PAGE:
Two defendants in the will contest argued that all four numbered pages from the Notebook were not testamen­tary in nature and were merely “notes,” not intended to replace the 1995 will.

They pointed to several factors that purportedly showed a lack of testamentary intent: Ward never con­tacted the lawyer to whom she addressed her 2014 notes; she kept important papers, including her 1995 will, in her bedroom and the Notebook was found in the kitchen; and Ward discussed her bequest of a Rolex watch to one of the defendants, made in the 2011 Memorandum to the 1995 will, with that defendant.

Even construing the notes as a valid holographic will, it still had to be reconciled with the 1995 will, under Va. Code § 64.2-404, the defendants contended.

Six different charitable organizations stood by, offering no argument regarding the validity of the notes or the 2014 will, or their effect on disposition of the estate.


Valid will

Two disinterested parties identified the handwriting and signature as Ward’s own. The 2014 holographic will was valid under Va. Code § 64.2-403 and had been estab­lished by a preponderance of the evidence, Norfolk Circuit Judge David W. Lannetti said. The newer will, however, did not clearly show Ward’s intention to revoke her prior will.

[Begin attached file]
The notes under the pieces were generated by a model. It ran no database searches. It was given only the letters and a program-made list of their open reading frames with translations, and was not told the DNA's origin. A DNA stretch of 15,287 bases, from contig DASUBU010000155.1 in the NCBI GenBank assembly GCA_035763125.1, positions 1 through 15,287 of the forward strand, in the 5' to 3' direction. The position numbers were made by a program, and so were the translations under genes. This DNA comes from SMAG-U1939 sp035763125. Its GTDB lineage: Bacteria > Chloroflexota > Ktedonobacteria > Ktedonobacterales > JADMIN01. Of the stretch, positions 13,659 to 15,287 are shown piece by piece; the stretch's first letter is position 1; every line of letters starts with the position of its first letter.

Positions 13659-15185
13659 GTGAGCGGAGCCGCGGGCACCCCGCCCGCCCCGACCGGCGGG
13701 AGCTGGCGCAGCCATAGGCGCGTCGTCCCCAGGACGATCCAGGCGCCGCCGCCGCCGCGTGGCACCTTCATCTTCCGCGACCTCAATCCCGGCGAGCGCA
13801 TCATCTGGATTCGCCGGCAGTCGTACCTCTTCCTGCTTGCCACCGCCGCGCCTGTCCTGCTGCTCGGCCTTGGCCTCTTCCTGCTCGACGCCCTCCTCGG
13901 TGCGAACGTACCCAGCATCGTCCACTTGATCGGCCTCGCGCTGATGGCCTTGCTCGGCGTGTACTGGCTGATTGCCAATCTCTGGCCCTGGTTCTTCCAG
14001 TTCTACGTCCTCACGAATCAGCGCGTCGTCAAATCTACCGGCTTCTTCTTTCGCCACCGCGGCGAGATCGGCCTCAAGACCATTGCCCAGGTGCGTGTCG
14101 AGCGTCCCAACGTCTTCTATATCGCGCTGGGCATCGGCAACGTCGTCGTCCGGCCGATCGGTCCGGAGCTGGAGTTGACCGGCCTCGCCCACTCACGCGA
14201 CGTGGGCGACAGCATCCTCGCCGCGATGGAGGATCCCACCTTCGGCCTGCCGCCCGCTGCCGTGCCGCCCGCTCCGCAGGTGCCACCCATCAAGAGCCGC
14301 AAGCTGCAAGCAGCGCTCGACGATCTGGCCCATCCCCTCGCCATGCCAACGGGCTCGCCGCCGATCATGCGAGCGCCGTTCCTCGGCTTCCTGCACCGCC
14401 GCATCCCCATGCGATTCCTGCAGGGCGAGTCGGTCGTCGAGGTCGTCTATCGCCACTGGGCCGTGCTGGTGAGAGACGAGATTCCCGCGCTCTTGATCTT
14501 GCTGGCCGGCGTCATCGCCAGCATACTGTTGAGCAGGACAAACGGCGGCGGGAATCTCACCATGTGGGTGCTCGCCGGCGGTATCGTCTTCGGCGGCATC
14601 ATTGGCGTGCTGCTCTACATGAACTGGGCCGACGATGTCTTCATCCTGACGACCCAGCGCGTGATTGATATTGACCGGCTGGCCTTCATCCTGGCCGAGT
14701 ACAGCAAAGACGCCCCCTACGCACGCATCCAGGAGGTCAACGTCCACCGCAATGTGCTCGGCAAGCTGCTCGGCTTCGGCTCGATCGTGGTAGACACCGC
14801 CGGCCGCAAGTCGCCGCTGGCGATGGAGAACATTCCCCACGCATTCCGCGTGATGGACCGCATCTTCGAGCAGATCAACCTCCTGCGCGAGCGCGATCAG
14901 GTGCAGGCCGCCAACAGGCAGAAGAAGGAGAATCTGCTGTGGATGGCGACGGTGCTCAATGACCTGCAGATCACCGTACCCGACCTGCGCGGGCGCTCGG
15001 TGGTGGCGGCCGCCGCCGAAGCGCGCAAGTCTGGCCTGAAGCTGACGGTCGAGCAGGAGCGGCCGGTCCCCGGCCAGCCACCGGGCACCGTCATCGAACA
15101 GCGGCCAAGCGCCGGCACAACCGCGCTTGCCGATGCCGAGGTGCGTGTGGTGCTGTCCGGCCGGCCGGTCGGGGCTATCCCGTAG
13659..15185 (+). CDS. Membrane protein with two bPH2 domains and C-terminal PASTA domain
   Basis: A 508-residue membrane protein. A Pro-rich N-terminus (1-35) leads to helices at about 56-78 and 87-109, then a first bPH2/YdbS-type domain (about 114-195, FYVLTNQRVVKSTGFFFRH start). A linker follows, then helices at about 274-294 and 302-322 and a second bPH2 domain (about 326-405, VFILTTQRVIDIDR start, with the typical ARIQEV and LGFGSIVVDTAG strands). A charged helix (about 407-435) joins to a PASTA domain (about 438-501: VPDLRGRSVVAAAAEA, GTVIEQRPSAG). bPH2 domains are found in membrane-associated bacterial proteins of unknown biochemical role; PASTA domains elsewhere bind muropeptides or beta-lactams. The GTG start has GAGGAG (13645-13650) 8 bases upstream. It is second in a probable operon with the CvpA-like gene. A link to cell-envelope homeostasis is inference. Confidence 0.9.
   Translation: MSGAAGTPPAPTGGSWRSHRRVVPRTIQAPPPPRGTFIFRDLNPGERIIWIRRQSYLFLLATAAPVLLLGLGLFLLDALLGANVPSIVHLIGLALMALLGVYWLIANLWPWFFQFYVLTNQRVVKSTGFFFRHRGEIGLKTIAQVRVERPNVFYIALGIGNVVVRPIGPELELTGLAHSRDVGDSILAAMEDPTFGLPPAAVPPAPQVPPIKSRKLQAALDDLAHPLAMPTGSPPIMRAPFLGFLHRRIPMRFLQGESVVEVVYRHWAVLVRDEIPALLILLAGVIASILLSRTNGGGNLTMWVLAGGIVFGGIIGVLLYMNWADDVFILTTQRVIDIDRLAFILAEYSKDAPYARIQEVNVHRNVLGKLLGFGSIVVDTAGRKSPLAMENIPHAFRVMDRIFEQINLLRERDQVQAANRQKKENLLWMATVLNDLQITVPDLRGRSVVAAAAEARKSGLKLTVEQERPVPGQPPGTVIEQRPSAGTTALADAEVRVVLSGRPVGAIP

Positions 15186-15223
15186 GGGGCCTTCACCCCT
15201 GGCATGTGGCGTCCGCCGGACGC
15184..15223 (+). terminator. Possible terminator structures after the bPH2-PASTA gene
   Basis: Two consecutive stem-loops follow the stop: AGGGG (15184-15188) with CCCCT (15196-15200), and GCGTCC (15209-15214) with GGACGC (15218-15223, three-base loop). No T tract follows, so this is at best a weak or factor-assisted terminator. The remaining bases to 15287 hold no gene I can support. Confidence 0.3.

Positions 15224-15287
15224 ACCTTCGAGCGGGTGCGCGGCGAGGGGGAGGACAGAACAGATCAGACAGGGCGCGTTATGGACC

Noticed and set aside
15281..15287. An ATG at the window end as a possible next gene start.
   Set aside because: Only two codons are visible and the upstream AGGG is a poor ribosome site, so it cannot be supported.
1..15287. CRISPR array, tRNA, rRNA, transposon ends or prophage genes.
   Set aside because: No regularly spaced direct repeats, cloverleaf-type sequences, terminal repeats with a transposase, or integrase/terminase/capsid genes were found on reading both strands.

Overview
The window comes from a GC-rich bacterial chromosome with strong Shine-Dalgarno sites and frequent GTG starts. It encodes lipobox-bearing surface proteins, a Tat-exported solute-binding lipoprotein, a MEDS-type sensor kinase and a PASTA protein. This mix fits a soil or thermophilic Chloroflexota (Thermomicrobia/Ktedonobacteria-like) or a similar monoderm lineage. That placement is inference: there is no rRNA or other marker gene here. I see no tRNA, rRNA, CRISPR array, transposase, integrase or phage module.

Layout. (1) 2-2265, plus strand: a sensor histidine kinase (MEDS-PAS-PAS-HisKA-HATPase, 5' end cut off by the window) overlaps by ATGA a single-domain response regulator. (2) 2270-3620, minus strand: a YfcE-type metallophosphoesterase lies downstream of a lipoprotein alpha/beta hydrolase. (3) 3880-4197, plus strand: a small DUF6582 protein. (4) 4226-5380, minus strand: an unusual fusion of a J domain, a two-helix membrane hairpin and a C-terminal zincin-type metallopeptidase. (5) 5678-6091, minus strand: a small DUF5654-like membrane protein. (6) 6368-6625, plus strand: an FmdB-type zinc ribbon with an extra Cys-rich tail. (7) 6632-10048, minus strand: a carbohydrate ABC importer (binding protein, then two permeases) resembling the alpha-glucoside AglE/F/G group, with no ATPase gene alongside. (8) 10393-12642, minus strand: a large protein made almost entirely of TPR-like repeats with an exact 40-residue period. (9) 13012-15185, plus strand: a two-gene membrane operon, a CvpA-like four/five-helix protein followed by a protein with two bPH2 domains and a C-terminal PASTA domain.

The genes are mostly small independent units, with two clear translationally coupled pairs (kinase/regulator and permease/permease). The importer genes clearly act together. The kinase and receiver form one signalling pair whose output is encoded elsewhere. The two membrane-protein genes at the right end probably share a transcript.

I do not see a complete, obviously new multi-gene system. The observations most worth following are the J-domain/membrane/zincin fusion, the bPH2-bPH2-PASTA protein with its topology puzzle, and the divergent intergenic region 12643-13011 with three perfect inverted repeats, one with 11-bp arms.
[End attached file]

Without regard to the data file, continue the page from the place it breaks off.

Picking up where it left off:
The 2014 notes covered powers of attorney and showed an intent to take effect prior to Ward’s death, Lannetti said. The court said the 2014 notes and 2014 will covered different subjects and need not be construed together.

Taken as a whole, the 2014 will showed the necessary finality, the court said.

The fact that Ward signed the document showed “the clear conclusion of thought,” even without a period at the end of her last sentence, the judge said. The document ended with a list of bequests, in percentages that added up. The bequests were set out in a list, not in narrative form. The fact that Ward never met the attorney to whom the notes were directed did not necessarily show she had changed her mind about the 2014 will. The location of the documents in the kitchen was not a particularly relevant point, in the court’s mind.

Construing the 2014 will together with the 1995 will, Lannetti identified two “arguable inconsistencies.” Unlike the 1995 will, the 2014 will expressly directed payment of the executors, which the court said was a simple clar­ification.

The 1995 will also bequeathed tangible personal prop­erty to specific individuals and the residuary to the trust, whereas the 2014 will – viewed in isolation – appeared to bequeath the entire estate by percentages with no per­sonal property bequests or residuary.

The court said Ward was “meticulous in planning the disposition of her estate,” and she did not intend for the general, monetary bequests in the 2014 will to displace the specific personal property bequests contained in the 1995 will. Ward intended the 2014 will to operate as a re­siduary clause, so that the already funded trust would re­ceive nothing upon her death, pursuant to the 2014 will, with the percentage bequests in the 2014 will replacing those made in the 1995 will.

The court also said the executors were entitled to pay­ment of their attorney’s fees as an administrative expense against the estate.

VLW 016-8-091